Wrong. There was a time when the best and brightest thought the world was made out of four elements. Then we went through a period where a mysterious substance named phlogiston should be included with the other four elements because the four-element-theory didn’t quite explain things. As it turns out, more science would reveal that the atom was the absolute smallest building block of life, and there are all sorts of types of them.

That’s all well and good, but upon further review, we determined that the atom has a whole slew of junk inside, all of which is essential to our existence. Our atomic model was proved wildly wrong, so we rewrote it to fit with new evidence. It’s a good thing, too. Our universe would be very different if quarks were constructed just a bit differently or if the world was just slightly more homogenous in matter.

It turns out that science is fallible, showing the fact that we humans get stuff
wrong a lot. We mock those theories that do not fit nicely with our own presuppositions. Granted, all the evidence may be stacked against some theory that conflicts with our assumptions, but we shouldn’t necessarily dismiss these ideas cold turkey because they might not necessarily be wrong. Evidence was against those who said the earth was round, the earth was not the center of the universe, and the earth was made out of smaller-than-atomic materials. History is littered with examples of brilliant, rational thinkers who were drawing completely incorrect conclusions from their evidence.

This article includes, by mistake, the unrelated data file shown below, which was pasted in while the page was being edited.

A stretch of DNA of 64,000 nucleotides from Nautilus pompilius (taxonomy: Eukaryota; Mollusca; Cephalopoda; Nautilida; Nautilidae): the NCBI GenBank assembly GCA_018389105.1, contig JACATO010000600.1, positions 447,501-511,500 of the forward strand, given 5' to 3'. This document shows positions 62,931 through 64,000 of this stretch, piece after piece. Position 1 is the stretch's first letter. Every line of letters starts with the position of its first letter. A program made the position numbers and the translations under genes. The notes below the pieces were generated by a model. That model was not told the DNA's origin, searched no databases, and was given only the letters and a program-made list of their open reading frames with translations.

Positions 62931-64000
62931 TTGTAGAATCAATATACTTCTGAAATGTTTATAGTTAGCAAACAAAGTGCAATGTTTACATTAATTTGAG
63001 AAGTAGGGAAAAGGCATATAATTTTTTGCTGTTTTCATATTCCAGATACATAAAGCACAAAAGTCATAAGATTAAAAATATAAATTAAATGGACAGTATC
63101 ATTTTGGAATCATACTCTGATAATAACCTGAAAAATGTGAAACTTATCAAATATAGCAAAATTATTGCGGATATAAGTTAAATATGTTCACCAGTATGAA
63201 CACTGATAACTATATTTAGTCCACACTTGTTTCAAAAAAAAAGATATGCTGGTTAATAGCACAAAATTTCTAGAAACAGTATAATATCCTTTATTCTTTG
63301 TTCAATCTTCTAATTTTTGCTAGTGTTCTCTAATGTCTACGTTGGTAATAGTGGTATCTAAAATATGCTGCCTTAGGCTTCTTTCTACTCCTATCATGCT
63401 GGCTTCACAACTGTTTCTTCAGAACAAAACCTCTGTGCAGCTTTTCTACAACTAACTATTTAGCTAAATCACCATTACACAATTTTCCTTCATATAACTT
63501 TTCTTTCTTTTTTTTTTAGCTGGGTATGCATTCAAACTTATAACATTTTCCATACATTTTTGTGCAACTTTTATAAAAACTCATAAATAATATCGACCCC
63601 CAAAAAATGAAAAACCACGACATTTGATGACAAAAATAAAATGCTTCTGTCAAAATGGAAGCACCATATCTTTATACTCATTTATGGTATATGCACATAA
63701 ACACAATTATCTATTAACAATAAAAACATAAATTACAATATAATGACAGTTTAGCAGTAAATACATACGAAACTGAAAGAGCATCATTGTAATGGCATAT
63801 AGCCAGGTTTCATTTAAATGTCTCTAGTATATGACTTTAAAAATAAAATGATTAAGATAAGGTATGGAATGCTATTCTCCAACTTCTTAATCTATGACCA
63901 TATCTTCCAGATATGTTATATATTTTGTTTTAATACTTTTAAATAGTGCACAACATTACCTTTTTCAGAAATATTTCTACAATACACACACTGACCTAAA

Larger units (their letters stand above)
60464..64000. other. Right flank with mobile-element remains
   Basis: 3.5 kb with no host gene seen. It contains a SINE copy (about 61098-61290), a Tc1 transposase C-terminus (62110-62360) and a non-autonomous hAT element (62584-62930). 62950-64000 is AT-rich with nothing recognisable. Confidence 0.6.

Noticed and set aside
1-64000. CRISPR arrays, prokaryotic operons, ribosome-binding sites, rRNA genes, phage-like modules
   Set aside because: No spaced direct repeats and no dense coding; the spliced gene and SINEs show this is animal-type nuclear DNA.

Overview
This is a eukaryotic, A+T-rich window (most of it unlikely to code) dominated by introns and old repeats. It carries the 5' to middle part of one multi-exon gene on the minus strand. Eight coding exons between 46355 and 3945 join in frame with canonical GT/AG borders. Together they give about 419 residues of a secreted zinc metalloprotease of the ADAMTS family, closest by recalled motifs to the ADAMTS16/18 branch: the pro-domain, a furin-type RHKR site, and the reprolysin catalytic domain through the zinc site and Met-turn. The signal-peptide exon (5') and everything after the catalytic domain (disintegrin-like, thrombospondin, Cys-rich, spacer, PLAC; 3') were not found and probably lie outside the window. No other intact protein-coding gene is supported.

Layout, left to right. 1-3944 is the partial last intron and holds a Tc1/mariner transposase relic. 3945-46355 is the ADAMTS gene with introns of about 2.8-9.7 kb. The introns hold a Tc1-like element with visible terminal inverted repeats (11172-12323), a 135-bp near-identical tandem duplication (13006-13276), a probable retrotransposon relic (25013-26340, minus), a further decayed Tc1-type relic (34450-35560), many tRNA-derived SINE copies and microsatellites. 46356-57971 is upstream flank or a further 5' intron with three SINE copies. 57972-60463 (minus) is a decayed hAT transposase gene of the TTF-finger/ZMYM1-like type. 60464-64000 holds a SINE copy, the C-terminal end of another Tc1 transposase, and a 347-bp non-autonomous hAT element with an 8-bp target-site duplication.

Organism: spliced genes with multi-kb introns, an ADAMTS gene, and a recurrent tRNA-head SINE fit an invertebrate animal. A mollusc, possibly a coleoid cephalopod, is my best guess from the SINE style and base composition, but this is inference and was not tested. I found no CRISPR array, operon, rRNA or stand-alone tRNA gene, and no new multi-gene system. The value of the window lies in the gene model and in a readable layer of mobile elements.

So maybe science did it, but politics did it, too. We’ve had democratic revolutions, feudalistic revolutions, Marxist revolutions, and a bunch of others that show that maybe conventional wisdom about what works best isn’t really best.

Over and over again, in every facet of life, we’ve proven ourselves wrong, had a
revolt, and moved in the correct direction.

Religion has had the same problems. Stripping away the mistakes Church leaders made during the Scientific Revolution with the flatness and centrality of the earth, there are still literally hundreds of examples of errors in doctrine promoted by the leaders of religion.

The Bible shows some religious leaders who got it wrong, too. The Pharisees, Sadducees, and scribes thought that the point of their history was to point to the coming Messiah. They had the Law of Moses, and they knew they were supposed to follow it. Some leaders felt that a few additional rules here or there would help people keep that Law better, thereby making way for the Messiah.

But when that Messiah came, they missed it. Not only did they miss Him, they mocked Him, conspired against Him, experienced His rebuke, and eventually put Him to death. Clearly, they were wrong. They were too legalistic, too proud, too blasphemous, and too narrow-minded. They could not conceive of a world where their theology, their beliefs, and their convictions were incorrect. The Christ they encountered was too far outside of their box.